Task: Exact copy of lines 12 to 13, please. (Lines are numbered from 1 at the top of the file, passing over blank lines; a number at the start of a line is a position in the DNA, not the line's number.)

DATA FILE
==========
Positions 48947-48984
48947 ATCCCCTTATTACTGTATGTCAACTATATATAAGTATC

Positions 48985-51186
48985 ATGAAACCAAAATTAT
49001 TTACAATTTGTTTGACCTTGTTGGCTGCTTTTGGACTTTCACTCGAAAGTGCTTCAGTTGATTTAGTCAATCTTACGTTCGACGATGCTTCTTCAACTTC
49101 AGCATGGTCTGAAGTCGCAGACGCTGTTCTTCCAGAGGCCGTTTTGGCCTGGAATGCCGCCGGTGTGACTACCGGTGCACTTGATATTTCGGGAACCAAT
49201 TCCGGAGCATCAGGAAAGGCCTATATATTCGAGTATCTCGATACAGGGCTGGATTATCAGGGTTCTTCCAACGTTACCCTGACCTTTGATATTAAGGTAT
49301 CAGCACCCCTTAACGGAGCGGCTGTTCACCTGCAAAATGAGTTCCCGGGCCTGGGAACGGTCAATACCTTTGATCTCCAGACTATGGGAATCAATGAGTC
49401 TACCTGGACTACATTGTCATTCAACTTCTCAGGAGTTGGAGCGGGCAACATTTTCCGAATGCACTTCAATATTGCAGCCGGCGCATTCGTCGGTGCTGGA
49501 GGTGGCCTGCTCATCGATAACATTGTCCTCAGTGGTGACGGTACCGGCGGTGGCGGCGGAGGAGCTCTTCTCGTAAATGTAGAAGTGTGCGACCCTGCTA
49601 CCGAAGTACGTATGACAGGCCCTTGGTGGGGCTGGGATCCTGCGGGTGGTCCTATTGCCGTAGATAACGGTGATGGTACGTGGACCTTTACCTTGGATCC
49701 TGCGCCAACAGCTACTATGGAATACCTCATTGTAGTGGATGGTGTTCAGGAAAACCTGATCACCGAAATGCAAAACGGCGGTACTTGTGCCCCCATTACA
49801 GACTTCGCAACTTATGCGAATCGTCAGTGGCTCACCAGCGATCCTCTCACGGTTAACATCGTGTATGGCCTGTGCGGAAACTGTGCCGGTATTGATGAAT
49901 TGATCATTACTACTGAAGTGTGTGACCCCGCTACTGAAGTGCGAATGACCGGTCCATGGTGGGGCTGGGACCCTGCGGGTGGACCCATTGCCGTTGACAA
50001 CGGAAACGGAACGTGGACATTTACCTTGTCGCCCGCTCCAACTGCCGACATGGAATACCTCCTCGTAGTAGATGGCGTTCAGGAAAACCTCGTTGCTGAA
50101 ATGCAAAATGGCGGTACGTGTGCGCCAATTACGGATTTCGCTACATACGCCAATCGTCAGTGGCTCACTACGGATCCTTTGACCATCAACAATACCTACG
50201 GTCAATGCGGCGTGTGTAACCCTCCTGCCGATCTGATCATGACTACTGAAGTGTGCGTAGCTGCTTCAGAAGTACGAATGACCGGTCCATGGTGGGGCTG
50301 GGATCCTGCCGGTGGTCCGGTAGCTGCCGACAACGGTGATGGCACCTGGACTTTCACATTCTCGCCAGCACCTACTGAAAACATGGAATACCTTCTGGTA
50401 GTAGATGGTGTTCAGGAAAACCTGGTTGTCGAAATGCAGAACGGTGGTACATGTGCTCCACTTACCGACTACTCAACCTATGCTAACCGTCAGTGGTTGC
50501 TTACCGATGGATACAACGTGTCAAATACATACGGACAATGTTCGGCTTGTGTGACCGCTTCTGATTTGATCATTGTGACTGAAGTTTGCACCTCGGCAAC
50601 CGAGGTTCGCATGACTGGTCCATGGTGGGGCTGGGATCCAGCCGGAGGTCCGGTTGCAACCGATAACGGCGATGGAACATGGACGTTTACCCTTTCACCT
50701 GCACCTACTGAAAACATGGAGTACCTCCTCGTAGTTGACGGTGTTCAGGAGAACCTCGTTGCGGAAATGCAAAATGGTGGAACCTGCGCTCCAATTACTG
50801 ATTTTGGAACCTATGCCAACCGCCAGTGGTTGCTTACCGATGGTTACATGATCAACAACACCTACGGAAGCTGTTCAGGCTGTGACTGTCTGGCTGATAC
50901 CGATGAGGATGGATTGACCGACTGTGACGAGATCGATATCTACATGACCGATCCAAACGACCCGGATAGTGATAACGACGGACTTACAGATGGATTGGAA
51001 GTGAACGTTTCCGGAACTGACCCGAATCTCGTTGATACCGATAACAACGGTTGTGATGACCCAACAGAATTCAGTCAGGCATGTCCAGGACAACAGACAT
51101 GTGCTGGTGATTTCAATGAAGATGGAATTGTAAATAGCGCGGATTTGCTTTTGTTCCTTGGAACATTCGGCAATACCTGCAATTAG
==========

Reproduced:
49701 TGCGCCAACAGCTACTATGGAATACCTCATTGTAGTGGATGGTGTTCAGGAAAACCTGATCACCGAAATGCAAAACGGCGGTACTTGTGCCCCCATTACA
49801 GACTTCGCAACTTATGCGAATCGTCAGTGGCTCACCAGCGATCCTCTCACGGTTAACATCGTGTATGGCCTGTGCGGAAACTGTGCCGGTATTGATGAAT